An English Teacher's Toolbox

An English teacher at a Secondary School in the UK. * Sharing and questioning the day job. * I teach KS3/4/5.
* Looking for inspiration and motivation, to share with others. * Looking to constantly improve and grow. * On Twitter at @MissBex_M *
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Possible Creative Task: Write a narrative piece which ends with this dialogue.


Possible Creative Task: Write a narrative piece which ends with this dialogue.

(via classroomchaos)



I really like this lesson idea, shared by Joselyn Anglin, in which students look beyond classroom walls to find inspiration. Check it out:


Students would be invited to study outside and interact with a student/class in another geographic locale: 1st-Observing their…


Where is this car off to in such a hurry? Great story prompt


Where is this car off to in such a hurry? Great story prompt


Pixar’s Storytelling Rules 

Pixar story artist Emma Coats tweeted a series of “story basics” — guidelines that she learned from her more senior colleagues on how to create appealing stories.

Alex Eylar, aka ICanLegoThat, took 12 of those rules and illustrated them using Lego pieces. 

#1: You admire a character for trying more than for their successes.

#2: You gotta keep in mind what’s interesting to you as an audience, not what’s fun to do as a writer. They can be v. different.

#3: Trying for theme is important, but you won’t see what the story is actually about til you’re at the end of it. Now rewrite.

#4: Once upon a time there was ___. Every day, ___. One day ___. Because of that, ___. Because of that, ___. Until finally ___.

#5: Simplify. Focus. Combine characters. Hop over detours. You’ll feel like you’re losing valuable stuff but it sets you free.

#6: What is your character good at, comfortable with? Throw the polar opposite at them. Challenge them. How do they deal?

#7: Come up with your ending before you figure out your middle. Seriously. Endings are hard, get yours working up front.

#8: Finish your story, let go even if it’s not perfect. In an ideal world you have both, but move on. Do better next time.

#9: When you’re stuck, make a list of what WOULDN’T happen next. Lots of times the material to get you unstuck will show up.

#10: Pull apart the stories you like. What you like in them is a part of you; you’ve got to recognize it before you can use it.

#11: Putting it on paper lets you start fixing it. If it stays in your head, a perfect idea, you’ll never share it with anyone.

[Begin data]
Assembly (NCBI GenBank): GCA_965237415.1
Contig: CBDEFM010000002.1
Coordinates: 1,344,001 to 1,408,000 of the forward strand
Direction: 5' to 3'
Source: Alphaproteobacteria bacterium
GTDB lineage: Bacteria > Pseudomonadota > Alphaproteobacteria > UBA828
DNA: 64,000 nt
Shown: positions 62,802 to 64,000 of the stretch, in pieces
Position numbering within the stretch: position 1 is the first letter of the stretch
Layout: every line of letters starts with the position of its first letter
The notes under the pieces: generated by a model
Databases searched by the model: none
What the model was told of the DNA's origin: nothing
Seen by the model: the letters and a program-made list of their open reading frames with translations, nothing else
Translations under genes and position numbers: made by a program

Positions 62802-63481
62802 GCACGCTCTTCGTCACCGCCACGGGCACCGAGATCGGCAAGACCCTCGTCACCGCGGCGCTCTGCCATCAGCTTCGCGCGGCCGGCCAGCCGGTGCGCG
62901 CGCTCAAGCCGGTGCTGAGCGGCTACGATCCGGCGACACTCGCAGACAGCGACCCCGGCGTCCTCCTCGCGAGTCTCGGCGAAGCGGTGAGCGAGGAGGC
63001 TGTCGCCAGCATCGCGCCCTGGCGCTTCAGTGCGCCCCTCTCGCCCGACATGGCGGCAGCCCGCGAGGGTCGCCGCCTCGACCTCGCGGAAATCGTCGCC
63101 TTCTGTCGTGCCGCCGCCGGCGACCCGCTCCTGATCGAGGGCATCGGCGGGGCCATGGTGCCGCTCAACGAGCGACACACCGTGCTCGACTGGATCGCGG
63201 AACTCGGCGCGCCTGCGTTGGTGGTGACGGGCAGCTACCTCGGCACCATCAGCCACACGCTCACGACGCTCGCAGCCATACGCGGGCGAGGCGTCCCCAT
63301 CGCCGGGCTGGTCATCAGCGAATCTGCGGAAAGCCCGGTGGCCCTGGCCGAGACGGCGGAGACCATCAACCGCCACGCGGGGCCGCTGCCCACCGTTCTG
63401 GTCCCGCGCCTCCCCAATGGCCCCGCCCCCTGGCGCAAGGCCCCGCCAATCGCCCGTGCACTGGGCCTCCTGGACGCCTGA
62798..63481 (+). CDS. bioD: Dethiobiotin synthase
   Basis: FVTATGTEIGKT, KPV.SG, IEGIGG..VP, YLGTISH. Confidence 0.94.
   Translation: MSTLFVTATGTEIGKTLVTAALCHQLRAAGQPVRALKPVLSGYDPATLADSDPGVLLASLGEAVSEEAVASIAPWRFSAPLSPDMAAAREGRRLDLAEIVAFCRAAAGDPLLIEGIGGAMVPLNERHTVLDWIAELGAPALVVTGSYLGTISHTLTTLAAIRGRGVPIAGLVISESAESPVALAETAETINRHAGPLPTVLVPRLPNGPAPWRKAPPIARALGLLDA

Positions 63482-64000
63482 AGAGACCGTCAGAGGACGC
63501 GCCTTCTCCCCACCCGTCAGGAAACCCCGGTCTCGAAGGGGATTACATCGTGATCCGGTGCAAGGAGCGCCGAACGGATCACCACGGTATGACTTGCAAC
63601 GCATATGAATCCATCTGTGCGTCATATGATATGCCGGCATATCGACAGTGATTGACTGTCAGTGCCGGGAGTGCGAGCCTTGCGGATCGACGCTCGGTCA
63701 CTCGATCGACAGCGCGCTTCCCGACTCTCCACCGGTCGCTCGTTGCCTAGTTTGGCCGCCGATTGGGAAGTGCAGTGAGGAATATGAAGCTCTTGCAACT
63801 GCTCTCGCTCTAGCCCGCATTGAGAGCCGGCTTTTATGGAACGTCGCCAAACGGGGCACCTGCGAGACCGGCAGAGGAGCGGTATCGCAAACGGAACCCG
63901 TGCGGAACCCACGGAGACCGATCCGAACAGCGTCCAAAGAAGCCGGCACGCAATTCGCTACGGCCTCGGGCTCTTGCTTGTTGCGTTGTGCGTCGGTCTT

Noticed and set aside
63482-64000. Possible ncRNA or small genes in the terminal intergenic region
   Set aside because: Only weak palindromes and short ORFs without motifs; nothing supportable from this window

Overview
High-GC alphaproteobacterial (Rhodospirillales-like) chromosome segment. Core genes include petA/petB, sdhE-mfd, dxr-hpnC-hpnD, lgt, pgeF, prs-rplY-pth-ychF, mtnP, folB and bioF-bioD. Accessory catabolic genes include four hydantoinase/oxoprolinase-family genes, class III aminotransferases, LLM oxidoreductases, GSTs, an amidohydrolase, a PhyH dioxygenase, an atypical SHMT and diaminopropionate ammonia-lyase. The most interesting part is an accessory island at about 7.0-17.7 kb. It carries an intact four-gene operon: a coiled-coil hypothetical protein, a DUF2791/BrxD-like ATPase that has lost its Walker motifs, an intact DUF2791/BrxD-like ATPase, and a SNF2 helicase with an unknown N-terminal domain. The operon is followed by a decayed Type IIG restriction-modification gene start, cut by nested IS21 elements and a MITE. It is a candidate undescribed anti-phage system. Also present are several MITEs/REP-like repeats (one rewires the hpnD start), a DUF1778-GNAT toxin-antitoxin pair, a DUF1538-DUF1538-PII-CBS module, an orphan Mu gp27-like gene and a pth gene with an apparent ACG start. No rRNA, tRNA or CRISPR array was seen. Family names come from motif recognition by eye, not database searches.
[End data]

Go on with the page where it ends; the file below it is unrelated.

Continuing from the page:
#12: Discount the 1st thing that comes to mind. And the 2nd, 3rd, 4th, 5th – get the obvious out of the way. Surprise yourself.

#13: Give your characters opinions. Passive/malleable might seem likable to you as you write, but it’s poison to the audience.

#14: Why must you tell THIS story? What’s the belief burning within you that your story feeds off of? That’s the heart of it.

#15: If you were your character, in this situation, how would you feel? Honesty lends credibility to unbelievable situations.

#16: What are the stakes? Give us reason to root for the character. What happens if they don’t succeed? Stack the odds against.

#17: No work is ever wasted. If it’s not working, let go and move on - it’ll come back around to be useful later.

#18: You have to know yourself: the difference between doing your best & fussing. Story is testing, not refining.

#19: Coincidences to get characters into trouble are great; coincidences to get them out of it are cheating.

#20: Exercise: take the building blocks of a movie you dislike. How d’you rearrange them into what you DO like?

#21: You gotta identify with your situation/characters, can’t just write ‘cool’. What would make YOU act that way?

#22: What’s the essence of your story? Most economical telling of it? If you know that, you can build out from there.

Source: Pixar Rules

Source: Illustrated in Legos

Creative writing prompt: Set your story in this world, where daily life is lived under water.

Creative writing prompt: Set your story in this world, where daily life is lived under water.

(via my-s1n-my-s0ul)


The A to Z of Alice in Wonderland

illustration by Claudia Varosio :: via

(via teachingtomastery)

Here you will find everything you need for delivering exciting, engaging and informative English lessons for all ages. Our resources include exclusive Guardian content, written by expert teachers, materials created and uploaded by teachers worldwide and Guardian articles on key topics. Browse and use the resources, add your favourites to your personal lesson planner, and download individual components for use in your own lessons.

Book Description…

Every day, Mr Grinling the lighthouse keeper cleans and polishes his light to make sure it shines brightly at night. At lunchtime he tucks into a delicious and well-deserved lunch, prepared by his wife. But Mr Grinling isn’t the only one who enjoys the tasty food. Will Mrs Grinling think of a way to stop the greedy seagulls from stealing the lighthouse keeper’s lunch?

Teaching Ideas…

Book Description…

Matt Collins is eleven and lives with his mother at number 27, Calmore Road, Chesterfield. One morning, towards the end of the summer holidays, a letter arrives from a firm of solicitors, with a cheque made payable to him for over £1 million – so that he can buy anything he wants!

Teaching Ideas…